What the UK can learn from Lisbon, where house prices could still rise this year despite coronavirus

Lisbon’s rental sector was the first to feel the brunt of the outbreak. As tourism dried up, Airbnb investors moved their properties en masse to the long-term lettings market. The same has happened to London, though on a smaller scale.

Pedro Branco, of estate agency Engel & Volkers, said rental prices fell immediately by 15 to 20pc.

But house prices have so far been resilient, say agents. “Buyers might be trying to lower asking prices, but owners are not under pressure,” said Mr Penalva. Interest rates are low, the Portuguese government has introduced a wage protection scheme, and homeowners can take mortgage holidays.

Still, there is pressure in the pipeline. Tourism and hospitality are big parts of Portugal’s economy and unemployment will rise.

Miguel Poisson, of agency Sotheby’s International Realty, said: “In a six month window, maybe prices will go down by 10pc, maybe 15pc in some extreme cases.” 

His predictions are similar to analysts’ predictions for the British market. Savills has forecast price falls of 10pc for the UK this year.

And just as British house prices will likely be brought down first by landlords who are forced to sell because their rental income has dried up, Lisbon’s Airbnb investors will be the first to need to sell at a discount. “We have listed a few already,” said Mr Poisson.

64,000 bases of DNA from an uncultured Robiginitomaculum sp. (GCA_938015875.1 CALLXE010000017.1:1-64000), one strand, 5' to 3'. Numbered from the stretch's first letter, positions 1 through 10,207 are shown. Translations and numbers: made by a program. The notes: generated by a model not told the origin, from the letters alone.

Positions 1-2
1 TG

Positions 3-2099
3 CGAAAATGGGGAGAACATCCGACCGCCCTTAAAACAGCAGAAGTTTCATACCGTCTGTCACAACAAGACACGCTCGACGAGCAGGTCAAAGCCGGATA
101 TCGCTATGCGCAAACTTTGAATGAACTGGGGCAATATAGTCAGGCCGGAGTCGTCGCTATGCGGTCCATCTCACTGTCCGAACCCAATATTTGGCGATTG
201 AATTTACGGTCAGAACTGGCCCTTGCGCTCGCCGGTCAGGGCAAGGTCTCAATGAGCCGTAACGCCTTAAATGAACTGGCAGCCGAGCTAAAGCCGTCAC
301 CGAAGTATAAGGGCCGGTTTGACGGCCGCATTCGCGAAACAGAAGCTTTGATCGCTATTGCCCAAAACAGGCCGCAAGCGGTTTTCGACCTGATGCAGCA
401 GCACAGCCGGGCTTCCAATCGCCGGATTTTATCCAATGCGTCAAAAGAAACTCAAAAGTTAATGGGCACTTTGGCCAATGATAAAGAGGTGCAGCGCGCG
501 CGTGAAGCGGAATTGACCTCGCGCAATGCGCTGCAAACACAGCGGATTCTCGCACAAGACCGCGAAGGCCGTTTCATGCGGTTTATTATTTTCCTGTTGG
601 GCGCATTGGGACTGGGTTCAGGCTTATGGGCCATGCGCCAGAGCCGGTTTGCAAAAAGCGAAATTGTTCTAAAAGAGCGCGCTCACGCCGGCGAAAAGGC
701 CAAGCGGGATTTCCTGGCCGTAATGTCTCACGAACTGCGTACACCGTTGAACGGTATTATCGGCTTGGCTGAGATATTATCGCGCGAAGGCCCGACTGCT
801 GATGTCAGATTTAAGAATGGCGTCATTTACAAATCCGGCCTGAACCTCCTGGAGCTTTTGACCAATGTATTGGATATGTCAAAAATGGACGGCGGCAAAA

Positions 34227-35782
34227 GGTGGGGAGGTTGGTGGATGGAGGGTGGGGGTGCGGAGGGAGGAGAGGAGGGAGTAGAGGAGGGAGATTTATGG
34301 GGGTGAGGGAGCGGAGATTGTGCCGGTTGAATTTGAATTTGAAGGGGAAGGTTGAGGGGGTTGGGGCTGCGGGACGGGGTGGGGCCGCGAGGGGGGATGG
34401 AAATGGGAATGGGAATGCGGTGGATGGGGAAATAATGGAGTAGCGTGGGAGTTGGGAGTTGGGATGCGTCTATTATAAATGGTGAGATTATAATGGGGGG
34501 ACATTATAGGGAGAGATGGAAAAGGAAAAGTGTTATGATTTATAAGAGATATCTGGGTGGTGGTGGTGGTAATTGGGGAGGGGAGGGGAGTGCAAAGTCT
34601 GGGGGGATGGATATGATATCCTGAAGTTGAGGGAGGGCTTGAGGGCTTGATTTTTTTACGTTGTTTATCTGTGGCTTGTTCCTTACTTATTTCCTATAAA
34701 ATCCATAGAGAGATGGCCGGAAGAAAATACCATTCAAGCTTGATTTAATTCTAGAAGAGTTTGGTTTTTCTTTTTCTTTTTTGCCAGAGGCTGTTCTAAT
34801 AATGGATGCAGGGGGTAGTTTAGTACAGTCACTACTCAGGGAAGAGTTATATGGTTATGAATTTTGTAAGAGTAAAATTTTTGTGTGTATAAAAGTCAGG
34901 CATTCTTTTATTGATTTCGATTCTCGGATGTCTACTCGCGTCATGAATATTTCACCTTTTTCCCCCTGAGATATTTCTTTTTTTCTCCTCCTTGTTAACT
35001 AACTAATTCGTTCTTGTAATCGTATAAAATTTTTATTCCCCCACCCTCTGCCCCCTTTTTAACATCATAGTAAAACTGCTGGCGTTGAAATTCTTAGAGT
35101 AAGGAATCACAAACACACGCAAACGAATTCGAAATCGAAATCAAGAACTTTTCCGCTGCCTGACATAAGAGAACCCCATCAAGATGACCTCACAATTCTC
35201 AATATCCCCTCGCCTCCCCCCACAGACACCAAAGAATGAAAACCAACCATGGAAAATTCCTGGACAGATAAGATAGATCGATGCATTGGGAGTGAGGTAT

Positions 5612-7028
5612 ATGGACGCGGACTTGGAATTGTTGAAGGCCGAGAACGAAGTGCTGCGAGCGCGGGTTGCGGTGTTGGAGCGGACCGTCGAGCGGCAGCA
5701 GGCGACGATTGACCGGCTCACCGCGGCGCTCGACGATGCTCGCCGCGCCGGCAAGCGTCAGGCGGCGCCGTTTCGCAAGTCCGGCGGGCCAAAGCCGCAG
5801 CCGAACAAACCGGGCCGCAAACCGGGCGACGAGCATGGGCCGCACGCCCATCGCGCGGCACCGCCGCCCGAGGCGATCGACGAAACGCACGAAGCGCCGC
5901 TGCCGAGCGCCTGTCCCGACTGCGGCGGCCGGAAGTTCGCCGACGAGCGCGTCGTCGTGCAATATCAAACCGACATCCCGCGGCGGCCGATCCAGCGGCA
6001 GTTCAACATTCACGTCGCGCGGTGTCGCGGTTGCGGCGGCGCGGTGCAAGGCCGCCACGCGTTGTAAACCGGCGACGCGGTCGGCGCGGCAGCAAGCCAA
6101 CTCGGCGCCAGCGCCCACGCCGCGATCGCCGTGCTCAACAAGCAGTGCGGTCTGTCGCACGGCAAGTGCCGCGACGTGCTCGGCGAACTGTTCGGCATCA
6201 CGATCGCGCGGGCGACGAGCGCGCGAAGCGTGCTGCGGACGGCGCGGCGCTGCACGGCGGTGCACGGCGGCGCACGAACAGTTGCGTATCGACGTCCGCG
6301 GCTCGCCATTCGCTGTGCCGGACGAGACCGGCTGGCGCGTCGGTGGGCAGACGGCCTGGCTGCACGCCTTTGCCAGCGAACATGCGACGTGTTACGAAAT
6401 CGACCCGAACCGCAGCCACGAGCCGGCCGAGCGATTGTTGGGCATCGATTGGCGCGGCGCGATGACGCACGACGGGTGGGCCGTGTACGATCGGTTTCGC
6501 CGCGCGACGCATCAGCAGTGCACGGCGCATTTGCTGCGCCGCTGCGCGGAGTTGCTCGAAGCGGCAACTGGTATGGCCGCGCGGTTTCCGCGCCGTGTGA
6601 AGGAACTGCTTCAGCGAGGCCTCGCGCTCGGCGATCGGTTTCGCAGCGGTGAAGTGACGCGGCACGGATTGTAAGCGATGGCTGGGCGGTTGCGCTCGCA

But agents expect Lisbon’s downturn to be short-lived. Once foreign travel can begin again, they are anticipating a surge in foreign money. 

“Coronavirus made us very afraid at first, but it has somehow become an opportunity for Portugal,” said Mr Poisson. The country has handled the outbreak much better than its neighbours in Europe. “Tourists and investors are choosing Portugal as a place to visit and invest in because it has done better than Spain, France and Italy,” he added.

There has been a massive uptick in inquiries for Lisbon, according to Knight Frank. Foreign interest is already back in line with 2019 levels, he said. 

Mr Branco noted a particular rise in interest from different groups of international property hunters who now want to take advantage of the golden visa. Buyers from the Philippines, China, India and America have all inquired about buying into the scheme since the outbreak, he added.

They could be spurred on by the deadline for the golden visa scheme. Later this year, it will no longer be available in Lisbon and Porto, though some believe the Government could extend it.

David Moura-George of the property developer Athena Advisers said spending by foreign buyers will be curtailed by a drop off in Brazilian buyers, who have now been hit by a drop in the value in their currency. Before coronavirus, they accounted for 20pc of Athena Advisers’ sales, but now the value of the real has plunged. “They have lost 50pc of their purchasing power,” said Mr Moura-George.

Their absence could be counteracted by an uptick from American buyers. “I believe that has been a bit of a late Madonna effect,” he said. The pop-star has been self-isolating in her Lisbon mansion and posting about it on Instagram. 

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